“The negotiations have made progress and retailers have been stocking up, but there’s still cargo that needs to arrive before the holiday season kicks off,” said Jonathan Gold, NRF vice president for supply chain and customs policy. “Retailers are making sure that consumer demand during the holidays will be met.”
Import volume at U.S. ports covered by the Global Port Tracker report is expected to total 1.47 million containers this month, down from the all-time monthly record of 1.53 million set in August as retailers imported merchandise early in case of any disruption on the docks. September has averaged 1.42 million containers over the past five years.
The contract between the Pacific Maritime Association and the International Longshore and Warehouse Union expired on July 1, prompting concerns about potential disruptions that could affect back-to-school or holiday merchandise. A tentative agreement on health benefits was announced last month but the two sides are continuing to negotiate on other issues as dockworkers remain on the job.
U.S. ports followed by Global Port Tracker handled 1.5 million twenty-foot equivalent units in July, the latest month for which after-the-fact numbers are available. That was up 1.1 percent from June and 3.7 percent from July 2013. One TEU is one 20-foot cargo container or its equivalent.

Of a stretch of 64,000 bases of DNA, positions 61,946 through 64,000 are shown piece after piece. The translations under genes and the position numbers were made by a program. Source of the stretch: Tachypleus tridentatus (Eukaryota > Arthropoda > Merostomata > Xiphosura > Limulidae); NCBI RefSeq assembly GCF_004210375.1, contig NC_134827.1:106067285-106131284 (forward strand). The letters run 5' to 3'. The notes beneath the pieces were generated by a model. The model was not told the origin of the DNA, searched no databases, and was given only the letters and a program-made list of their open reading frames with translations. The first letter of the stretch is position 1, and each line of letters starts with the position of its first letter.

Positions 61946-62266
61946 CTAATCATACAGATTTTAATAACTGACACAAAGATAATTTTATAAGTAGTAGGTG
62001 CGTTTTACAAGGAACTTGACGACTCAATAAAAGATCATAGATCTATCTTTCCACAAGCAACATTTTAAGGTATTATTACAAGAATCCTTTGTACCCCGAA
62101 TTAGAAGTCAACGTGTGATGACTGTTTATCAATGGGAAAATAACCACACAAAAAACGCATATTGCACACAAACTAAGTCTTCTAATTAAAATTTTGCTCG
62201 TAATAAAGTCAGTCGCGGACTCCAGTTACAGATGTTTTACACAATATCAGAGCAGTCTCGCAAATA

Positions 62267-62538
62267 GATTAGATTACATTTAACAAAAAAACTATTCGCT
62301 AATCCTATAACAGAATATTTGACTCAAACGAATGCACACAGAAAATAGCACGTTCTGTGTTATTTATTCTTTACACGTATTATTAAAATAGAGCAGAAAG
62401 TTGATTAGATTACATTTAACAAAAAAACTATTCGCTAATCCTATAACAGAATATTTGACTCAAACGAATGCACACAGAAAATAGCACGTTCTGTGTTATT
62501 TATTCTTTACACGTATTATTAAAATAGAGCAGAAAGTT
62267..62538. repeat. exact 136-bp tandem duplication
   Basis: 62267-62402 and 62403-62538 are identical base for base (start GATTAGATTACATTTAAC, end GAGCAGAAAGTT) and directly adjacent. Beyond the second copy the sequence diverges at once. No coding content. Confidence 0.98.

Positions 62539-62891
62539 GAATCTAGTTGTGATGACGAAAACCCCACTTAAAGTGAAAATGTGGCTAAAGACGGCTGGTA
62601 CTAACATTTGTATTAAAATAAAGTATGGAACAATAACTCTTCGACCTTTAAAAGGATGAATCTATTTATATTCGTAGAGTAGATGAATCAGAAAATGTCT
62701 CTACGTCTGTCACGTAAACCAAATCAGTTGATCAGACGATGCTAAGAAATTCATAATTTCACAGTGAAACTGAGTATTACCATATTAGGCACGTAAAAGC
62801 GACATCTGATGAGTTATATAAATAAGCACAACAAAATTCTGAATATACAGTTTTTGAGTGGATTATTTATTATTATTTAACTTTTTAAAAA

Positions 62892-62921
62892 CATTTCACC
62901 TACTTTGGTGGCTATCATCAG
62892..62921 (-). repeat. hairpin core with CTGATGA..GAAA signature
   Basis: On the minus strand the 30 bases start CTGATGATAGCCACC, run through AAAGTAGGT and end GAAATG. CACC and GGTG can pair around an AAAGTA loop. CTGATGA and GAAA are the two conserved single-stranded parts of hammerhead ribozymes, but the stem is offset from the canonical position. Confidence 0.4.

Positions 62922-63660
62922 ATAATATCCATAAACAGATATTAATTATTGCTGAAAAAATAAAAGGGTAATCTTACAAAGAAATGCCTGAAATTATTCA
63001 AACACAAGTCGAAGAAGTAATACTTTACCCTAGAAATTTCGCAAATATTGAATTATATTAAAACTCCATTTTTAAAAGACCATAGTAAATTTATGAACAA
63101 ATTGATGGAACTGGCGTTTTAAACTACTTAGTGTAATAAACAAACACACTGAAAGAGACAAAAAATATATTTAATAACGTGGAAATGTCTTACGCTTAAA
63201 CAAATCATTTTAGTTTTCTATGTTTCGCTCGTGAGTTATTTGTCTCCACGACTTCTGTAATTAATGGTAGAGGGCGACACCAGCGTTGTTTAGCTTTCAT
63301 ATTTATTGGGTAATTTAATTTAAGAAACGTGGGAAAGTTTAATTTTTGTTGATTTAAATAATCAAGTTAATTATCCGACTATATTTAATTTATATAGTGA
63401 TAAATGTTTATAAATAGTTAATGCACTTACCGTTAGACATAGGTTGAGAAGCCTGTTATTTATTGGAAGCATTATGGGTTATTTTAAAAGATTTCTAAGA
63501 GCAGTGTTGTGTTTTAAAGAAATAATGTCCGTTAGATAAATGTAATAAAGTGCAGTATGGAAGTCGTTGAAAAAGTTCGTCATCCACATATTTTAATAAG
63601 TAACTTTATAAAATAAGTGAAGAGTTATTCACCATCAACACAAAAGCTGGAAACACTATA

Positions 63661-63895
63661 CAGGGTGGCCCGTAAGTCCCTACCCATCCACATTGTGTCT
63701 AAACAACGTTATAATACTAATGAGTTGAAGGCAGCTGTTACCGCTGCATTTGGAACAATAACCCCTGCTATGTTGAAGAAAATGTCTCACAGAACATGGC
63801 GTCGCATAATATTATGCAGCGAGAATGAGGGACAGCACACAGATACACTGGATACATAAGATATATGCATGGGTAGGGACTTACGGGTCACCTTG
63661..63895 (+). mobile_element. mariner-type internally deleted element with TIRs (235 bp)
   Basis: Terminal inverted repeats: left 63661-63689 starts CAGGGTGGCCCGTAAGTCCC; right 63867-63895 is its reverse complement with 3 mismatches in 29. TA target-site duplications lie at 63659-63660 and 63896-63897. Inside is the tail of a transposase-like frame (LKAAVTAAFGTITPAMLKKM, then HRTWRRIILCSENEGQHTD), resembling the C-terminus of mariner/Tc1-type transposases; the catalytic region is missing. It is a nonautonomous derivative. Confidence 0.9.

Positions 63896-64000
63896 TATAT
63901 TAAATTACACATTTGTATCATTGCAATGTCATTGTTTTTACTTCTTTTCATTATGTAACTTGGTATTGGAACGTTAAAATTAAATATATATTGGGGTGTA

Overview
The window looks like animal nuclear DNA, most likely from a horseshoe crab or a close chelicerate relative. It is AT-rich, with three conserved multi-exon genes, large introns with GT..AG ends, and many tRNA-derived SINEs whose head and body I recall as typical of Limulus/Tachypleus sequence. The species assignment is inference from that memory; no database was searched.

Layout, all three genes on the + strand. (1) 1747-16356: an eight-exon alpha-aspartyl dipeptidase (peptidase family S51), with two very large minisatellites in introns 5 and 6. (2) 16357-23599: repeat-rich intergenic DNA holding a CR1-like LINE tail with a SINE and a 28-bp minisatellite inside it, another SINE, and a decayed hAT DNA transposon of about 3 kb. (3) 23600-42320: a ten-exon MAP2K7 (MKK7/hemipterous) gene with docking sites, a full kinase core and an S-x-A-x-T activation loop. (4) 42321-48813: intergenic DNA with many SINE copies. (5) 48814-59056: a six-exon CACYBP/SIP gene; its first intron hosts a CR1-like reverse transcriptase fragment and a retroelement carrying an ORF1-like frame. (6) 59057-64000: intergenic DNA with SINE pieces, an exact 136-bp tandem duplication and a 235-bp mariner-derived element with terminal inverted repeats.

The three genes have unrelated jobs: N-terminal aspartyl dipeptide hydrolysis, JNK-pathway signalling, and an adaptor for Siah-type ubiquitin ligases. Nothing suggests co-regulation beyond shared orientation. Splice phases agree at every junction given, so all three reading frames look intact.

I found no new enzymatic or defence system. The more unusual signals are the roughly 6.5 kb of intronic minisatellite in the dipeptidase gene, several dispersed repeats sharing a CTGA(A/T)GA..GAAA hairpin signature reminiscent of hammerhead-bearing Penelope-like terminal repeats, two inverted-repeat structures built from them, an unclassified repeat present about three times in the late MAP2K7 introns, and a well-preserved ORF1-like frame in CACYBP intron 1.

August was estimated at 1.53 million TEU, up 2.9 percent from the same month last year, and September is forecast at 1.47 million TEU, up 2.4 percent from last year. October is forecast at 1.51 million TEU, up 5.5 percent; November at 1.39 million TEU, up 3.8 percent; and December at 1.37 million TEU, up 4.1 percent.
Those numbers would bring 2014 to a total of 17.1 million TEU, an increase of 5.3 percent over 2013’s 16.2 million. Imports in 2012 totaled 15.8 million. The first half of the 2014 totaled 8.3 million TEU, up 7 percent over last year.
January 2015 is forecast at 1.43 million TEU, up 3.8 percent from January 2014.
The import numbers come as NRF is forecasting 3.6 percent sales growth in 2014. Cargo volume does not correlate directly with sales but is a barometer of retailers’ expectations.
Hackett Associates Founder Ben Hackett said cargo levels have bounced back since the lows seen during the 2009 recession, but that the recovery has not been as steady as those after previous recessions.
“The North American economy is certainly growing, but at lower rates than one would expect coming out of a deep recession,” Hackett said. “It remains hesitant, growing in spurts rather than in a sustained pattern.”
Source: National Retail Federation
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